The LDC Technology Bank was inaugurated on 4 June 2018 during a ceremony to mark its operationalization.
According to a UN press release on the inauguration, the Bank is already starting its work in 16 LDCs, with STI reviews and technology needs assessments under way in Guinea, Haiti, Sudan, Timor-Leste and Uganda.
Projects aimed at improving digital access to research are also underway in Bangladesh, Bhutan, Burkina Faso, Liberia, Madagascar, Malawi, Mozambique, Nepal, Rwanda, Senegal, Uganda, and Tanzania.
4 June 2018: The Technology Bank for the Least Developed Countries (LDCs) was inaugurated at its headquarters in Gebze, Turkey. According to the UN, the Bank’s establishment marks the first SDG target to have been reached, among the 169 SDG targets of the 2030 Agenda for Sustainable Development.
The Technology Bank, which was formally established in September 2017, is expected to support technology-related policies and facilitate access to appropriate technologies for the world’s poorest countries. It is part of SDG target 17.8 (‘Fully operationalize the technology bank and science, technology and innovation capacity-building mechanism for least developed countries by 2017′).
The UN reports that the Bank is beginning its work in 16 LDCs. Science, technology and innovation (STI) reviews and technology needs assessments are under way in Guinea, Haiti, Sudan, Timor-Leste and Uganda, while projects aimed at improving digital access to research are also underway in Bangladesh, Bhutan, Burkina Faso, Liberia, Madagascar, Malawi, Mozambique, Nepal, Rwanda, Senegal, Uganda and Tanzania, it says.
During the inaugural ceremony to mark the operationalization of the Technology Bank on 4 June 2018, UN Deputy Secretary-General Amina Mohammed noted that the UN Secretary-General and she are “fully committed” to advocating for and supporting the full potential of the Bank so it can fulfil its mission in all 47 LDCs. She described the Bank as “the instrument of and for” the LDCs to promote their full integration into the world economy, promote social progress and build resilience. She also appealed to UN Member States, the UN system and all stakeholders, including the private sector and philanthropic foundations, to “contribute generously” to the financing of the Bank.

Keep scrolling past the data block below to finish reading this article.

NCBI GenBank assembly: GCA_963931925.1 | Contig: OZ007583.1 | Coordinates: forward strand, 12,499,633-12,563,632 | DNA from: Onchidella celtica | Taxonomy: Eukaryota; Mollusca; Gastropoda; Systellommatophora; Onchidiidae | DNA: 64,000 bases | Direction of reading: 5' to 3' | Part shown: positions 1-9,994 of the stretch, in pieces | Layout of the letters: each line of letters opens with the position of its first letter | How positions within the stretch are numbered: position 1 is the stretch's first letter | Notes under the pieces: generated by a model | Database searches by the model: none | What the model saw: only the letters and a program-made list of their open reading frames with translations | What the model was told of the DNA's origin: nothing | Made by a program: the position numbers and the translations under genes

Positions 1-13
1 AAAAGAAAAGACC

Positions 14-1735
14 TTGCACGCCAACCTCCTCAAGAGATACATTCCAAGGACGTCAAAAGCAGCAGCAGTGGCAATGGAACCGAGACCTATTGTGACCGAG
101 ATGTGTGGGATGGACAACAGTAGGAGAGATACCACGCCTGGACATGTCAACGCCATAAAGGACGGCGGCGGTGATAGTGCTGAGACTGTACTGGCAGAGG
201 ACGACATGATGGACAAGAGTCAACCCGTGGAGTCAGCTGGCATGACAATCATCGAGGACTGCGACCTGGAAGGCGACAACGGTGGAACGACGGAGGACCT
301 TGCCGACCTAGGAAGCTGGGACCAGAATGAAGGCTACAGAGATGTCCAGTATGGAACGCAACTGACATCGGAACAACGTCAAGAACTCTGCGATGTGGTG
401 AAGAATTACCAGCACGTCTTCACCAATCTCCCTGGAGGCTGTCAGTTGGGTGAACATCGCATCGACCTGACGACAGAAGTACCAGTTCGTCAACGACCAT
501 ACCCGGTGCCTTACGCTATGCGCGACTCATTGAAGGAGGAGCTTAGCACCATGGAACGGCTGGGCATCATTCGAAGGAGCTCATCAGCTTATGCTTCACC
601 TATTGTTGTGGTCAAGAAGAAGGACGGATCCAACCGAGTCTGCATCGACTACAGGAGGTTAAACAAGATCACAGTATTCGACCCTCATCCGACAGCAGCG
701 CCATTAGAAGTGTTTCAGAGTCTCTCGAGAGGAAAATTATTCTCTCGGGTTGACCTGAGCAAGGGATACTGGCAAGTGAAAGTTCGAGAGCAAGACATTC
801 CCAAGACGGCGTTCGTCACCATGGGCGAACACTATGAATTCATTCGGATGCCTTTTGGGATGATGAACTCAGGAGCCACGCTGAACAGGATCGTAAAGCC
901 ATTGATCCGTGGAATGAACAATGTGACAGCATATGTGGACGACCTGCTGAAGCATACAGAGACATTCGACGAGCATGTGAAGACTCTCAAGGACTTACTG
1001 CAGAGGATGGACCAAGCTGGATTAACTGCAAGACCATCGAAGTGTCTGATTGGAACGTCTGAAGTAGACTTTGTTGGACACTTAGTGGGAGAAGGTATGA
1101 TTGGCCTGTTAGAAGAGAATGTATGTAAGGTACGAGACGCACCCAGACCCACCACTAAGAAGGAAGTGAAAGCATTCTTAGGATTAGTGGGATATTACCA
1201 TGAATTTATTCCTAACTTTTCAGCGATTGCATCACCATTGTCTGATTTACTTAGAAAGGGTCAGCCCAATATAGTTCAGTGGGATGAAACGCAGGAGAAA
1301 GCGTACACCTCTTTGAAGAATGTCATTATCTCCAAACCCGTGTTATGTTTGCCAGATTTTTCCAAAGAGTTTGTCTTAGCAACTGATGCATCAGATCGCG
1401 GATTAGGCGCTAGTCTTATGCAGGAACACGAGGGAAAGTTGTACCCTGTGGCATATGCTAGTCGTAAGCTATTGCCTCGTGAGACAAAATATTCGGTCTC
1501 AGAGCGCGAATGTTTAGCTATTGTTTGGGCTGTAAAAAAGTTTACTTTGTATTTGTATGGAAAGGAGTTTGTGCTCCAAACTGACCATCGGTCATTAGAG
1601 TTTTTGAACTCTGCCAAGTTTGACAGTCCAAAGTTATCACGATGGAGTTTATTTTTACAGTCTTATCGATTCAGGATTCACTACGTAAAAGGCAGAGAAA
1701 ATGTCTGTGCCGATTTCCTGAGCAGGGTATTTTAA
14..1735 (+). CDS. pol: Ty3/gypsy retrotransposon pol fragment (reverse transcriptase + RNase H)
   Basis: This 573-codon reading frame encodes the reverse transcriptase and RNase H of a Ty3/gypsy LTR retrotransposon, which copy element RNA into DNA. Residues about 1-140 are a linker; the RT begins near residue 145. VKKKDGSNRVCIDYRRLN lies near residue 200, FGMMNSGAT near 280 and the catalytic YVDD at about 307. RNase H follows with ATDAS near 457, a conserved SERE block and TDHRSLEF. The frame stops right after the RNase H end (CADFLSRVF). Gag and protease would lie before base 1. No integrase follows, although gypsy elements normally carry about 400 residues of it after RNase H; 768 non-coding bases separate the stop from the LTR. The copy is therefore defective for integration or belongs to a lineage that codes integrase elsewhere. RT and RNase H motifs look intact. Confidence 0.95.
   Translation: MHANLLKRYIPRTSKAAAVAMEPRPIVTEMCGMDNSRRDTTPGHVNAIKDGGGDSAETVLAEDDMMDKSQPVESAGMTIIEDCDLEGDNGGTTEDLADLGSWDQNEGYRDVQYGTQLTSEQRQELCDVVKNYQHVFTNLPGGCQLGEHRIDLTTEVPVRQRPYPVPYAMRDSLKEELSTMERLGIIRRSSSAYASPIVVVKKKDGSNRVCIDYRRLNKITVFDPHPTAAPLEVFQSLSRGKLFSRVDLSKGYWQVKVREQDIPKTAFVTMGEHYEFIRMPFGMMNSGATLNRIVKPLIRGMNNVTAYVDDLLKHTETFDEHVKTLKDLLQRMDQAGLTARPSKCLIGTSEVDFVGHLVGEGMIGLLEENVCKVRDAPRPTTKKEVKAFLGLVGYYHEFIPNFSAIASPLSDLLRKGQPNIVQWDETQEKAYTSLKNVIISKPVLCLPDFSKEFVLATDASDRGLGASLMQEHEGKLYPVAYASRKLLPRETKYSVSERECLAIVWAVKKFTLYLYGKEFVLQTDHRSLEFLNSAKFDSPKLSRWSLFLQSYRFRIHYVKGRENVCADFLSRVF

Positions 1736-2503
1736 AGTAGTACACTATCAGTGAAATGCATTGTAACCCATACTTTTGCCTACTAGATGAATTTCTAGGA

The Technology Bank was initially called for by the Programme of Action for the LDCs for the Decade 2011-2020 (Istanbul Programme of Action), adopted at a UN conference in 2011. It was then included among the ambitions of the Addis Ababa Action Agenda (AAAA) on financing for development and the 2030 Agenda on Sustainable Development, both adopted in 2015. In December 2016, the UN General Assembly (UNGA) adopted resolution 71/251 on the ‘Establishment of the Technology Bank for the Least Developed Countries,’ and on 22 September 2017, the operationalization phase of the Technology Bank began with the signing of the host country agreement and contribution agreement between the Government of Turkey and the UN. On 20 December 2017, the Norwegian Agency for Development Cooperation (NORAD) granted NOK 9 million (about US$1,070,550) to support the Bank as it set up operations.
The Technology Bank is guided by a 13-member Council of independent experts appointed by the UN Secretary-General. The current members will serve until 2019. [UN Press Release] [UN Deputy-Secretary General’s Remarks at Inauguration] [Technology Bank Website] [SDG Knowledge Hub story on operationalization of the Bank]